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A Tale of Two Cities

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These occupations brought her round to the December month, wherein her father walked among the terrors with a steady head. On a lightly-snowing afternoon she arrived at the usual corner. It was a day of some wild rejoicing, and a festival. She had seen the houses, as she came along, decorated with little pikes, and with little red caps stuck upon them; also, with tricoloured ribbons; also, with the standard inscription (tricoloured letters were the favourite), Republic One and Indivisible. Liberty, Equality, Fraternity, or Death! She continued to do this until December. Meanwhile, her father moved among all the terrible events happening with a cool head. One afternoon, when it was snowing lightly, Lucie arrived at her usual corner. It was a day when people were celebrating and there was a festival. As she walked through the streets she noticed that the houses were decorated with little pikes that had little red caps stuck on them. They were also decorated with three-colored ribbons, and had the standard slogan of the Republic (many in three-colored letters), “One and Indivisible. Liberty, Equality, Fraternity, or Death!”
The miserable shop of the wood-sawyer was so small, that its whole surface furnished very indifferent space for this legend. He had got somebody to scrawl it up for him, however, who had squeezed Death in with most inappropriate difficulty. On his house-top, he displayed pike and cap, as a good citizen must, and in a window he had stationed his saw inscribed as his “Little Sainte Guillotine” —for the great sharp female was by that time popularly canonised. His shop was shut and he was not there, which was a relief to Lucie, and left her quite alone. The wood sawyer’s gloomy little shop was so small that this slogan hardly fit on it. He had gotten somebody to write it for him who had barely been able to squeeze in the word death. On his rooftop he had placed a cap on a pike, as all good citizens were expected to do, and he had placed his saw in one window with the words “Little Saint Guillotine” written on it, for now people referred to the guillotine as “Saint Guillotine.” His shop was closed and he wasn’t there, and Lucie was relieved to be left alone.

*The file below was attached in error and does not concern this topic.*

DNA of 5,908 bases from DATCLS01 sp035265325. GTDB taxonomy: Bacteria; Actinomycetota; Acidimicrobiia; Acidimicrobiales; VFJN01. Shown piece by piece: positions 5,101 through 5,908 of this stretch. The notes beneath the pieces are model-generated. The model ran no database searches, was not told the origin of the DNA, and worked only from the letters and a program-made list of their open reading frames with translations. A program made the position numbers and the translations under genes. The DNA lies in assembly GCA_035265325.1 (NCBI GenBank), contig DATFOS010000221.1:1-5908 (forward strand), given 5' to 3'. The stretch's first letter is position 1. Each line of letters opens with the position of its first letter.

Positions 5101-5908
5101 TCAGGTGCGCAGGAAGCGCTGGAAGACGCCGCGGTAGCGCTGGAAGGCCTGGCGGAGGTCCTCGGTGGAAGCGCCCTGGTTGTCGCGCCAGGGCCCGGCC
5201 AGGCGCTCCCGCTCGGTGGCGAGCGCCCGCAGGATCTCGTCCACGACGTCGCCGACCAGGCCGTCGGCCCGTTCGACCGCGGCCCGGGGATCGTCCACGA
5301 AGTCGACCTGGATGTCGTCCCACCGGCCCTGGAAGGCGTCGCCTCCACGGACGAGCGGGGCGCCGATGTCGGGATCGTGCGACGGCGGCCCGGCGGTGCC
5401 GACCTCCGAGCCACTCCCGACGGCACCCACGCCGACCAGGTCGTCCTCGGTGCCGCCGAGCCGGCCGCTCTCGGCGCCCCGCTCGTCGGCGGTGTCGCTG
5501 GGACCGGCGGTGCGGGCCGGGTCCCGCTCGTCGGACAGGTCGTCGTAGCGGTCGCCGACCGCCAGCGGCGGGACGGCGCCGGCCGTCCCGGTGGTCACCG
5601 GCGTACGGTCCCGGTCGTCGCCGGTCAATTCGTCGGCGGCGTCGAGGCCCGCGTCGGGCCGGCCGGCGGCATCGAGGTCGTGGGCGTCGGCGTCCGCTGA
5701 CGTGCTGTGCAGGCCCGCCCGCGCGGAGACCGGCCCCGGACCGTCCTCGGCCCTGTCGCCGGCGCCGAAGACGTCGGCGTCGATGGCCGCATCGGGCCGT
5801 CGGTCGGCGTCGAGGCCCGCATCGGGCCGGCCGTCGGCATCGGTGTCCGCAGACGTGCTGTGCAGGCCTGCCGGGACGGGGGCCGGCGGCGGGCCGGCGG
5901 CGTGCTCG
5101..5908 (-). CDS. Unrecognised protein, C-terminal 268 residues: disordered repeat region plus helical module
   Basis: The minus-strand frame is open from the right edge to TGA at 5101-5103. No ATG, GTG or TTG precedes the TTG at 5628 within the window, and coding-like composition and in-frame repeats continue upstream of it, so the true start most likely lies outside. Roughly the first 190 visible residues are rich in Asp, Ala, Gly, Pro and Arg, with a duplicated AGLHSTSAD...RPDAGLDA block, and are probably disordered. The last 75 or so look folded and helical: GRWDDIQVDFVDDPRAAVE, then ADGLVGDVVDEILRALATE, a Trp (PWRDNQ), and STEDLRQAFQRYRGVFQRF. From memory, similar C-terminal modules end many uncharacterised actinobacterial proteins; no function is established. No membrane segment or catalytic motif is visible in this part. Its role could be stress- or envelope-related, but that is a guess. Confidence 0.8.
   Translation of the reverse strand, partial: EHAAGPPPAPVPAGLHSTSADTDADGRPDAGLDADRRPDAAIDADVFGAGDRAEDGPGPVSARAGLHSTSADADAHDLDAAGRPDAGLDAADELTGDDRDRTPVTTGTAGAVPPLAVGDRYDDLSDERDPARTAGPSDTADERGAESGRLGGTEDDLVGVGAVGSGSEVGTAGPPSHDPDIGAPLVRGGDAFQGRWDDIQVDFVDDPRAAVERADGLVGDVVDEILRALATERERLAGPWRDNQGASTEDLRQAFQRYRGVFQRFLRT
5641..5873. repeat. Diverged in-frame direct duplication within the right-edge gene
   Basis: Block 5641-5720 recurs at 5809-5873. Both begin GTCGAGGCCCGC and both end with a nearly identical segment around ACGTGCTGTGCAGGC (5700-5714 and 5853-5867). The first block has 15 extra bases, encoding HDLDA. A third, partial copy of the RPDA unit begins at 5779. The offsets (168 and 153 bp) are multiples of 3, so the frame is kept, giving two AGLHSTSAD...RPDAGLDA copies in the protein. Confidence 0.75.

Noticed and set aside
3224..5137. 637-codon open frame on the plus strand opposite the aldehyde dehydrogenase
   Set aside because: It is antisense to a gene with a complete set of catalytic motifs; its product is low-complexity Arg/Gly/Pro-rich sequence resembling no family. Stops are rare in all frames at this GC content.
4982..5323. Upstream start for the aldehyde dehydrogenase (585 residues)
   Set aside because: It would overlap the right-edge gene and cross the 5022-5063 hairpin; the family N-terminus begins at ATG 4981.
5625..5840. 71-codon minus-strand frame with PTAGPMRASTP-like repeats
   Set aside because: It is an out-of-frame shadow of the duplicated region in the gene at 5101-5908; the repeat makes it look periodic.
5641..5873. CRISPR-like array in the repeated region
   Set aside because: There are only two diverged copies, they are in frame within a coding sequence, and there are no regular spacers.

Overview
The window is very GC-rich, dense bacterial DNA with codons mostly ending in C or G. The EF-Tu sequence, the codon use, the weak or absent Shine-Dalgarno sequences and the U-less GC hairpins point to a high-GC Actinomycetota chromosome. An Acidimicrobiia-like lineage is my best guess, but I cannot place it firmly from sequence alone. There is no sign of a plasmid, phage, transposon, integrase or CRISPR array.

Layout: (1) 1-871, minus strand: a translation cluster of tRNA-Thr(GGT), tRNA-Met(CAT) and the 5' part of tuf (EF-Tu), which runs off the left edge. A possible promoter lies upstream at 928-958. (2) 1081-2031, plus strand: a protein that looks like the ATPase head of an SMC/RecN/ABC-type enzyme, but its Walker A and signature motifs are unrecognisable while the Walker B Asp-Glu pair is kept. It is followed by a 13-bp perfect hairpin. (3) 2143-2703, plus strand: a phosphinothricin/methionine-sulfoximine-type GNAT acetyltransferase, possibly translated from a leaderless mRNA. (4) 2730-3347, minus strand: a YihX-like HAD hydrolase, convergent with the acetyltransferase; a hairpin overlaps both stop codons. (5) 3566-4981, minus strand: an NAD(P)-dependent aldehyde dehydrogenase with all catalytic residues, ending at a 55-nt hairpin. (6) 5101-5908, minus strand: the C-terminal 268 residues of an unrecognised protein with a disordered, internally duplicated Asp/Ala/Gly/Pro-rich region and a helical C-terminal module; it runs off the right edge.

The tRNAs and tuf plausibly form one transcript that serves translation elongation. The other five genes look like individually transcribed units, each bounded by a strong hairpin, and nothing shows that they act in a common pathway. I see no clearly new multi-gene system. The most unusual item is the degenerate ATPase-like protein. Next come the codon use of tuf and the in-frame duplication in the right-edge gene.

But, he was not far off, for presently she heard a troubled movement and a shouting coming along, which filled her with fear. A moment afterwards, and a throng of people came pouring round the corner by the prison wall, in the midst of whom was the wood-sawyer hand in hand with The Vengeance. There could not be fewer than five hundred people, and they were dancing like five thousand demons. There was no other music than their own singing. They danced to the popular Revolution song, keeping a ferocious time that was like a gnashing of teeth in unison. Men and women danced together, women danced together, men danced together, as hazard had brought them together. At first, they were a mere storm of coarse red caps and coarse woollen rags; but, as they filled the place, and stopped to dance about Lucie, some ghastly apparition of a dance-figure gone raving mad arose among them. They advanced, retreated, struck at one another’s hands, clutched at one another’s heads, spun round alone, caught one another and spun round in pairs, until many of them dropped. While those were down, the rest linked hand in hand, and all spun round together: then the ring broke, and in separate rings of two and four they turned and turned until they all stopped at once, began again, struck, clutched, and tore, and then reversed the spin, and all spun round another way. Suddenly they stopped again, paused, struck out the time afresh, formed into lines the width of the public way, and, with their heads low down and their hands high up, swooped screaming off. No fight could have been half so terrible as this dance. It was so emphatically a fallen sport—a something, once innocent, delivered over to all devilry—a healthy pastime changed into a means of angering the blood, bewildering the senses, and steeling the heart. Such grace as was visible in it, made it the uglier, showing how warped and perverted all things good by nature were become. The maidenly bosom bared to this, the pretty almost-child’s head thus distracted, the delicate foot mincing in this slough of blood and dirt, were types of the disjointed time. But the wood sawyer wasn’t far away. Soon Lucie heard people hurrying toward her and shouting, and she was frightened. A moment later a crowd of people came rushing around the corner by the prison wall. The wood sawyer was in the middle of them, hand-in-hand with the woman known as The Vengeance. There were at least five hundred people there, and they were dancing like five thousand devils. Their own singing was their only music. They danced to the popular song of the Revolution, and the way they kept in time sounded like they were all gnashing their teeth in unison. Men and women danced together. Women danced with women, men danced with men, and people danced with whomever they ended up close to. At first the crowd was made up of red caps and rough wool rags, but as they filled the street and started dancing around Lucie, a terrible, ghostlike figure started dancing above them. They moved forward, then back, and they slapped each other’s hands and grabbed each other’s heads. They spun around by themselves or caught each other and spun around in pairs. They did this until many of them dropped to the ground. While those people were on the ground, the rest of them joined hands and all spun around together, and then the ring broke and they formed separate rings of two and four people. They spun and spun until they all stopped at the same time. Then they started up again, hit each other, grabbed at each other, tore at each other, and then started spinning in the opposite direction. Suddenly they stopped again. They paused and started anew, forming into lines that were as wide as the street. Then they ran off screaming with their heads bowed low and their hands high in the air. No fight could have been half as terrifying as this dance was. It was so much like an evil sport—something that had once been innocent that was now evil—a healthy pastime that had been changed into something used to excite people and incite them to violence. The parts of it that looked graceful made it even more ugly as it showed how all good things had turned perverse and terrible. The young maiden’s bosom, or the pretty young girl’s head, or the delicate foot involved in this terrible dance were the types of things that marked this disjointed time.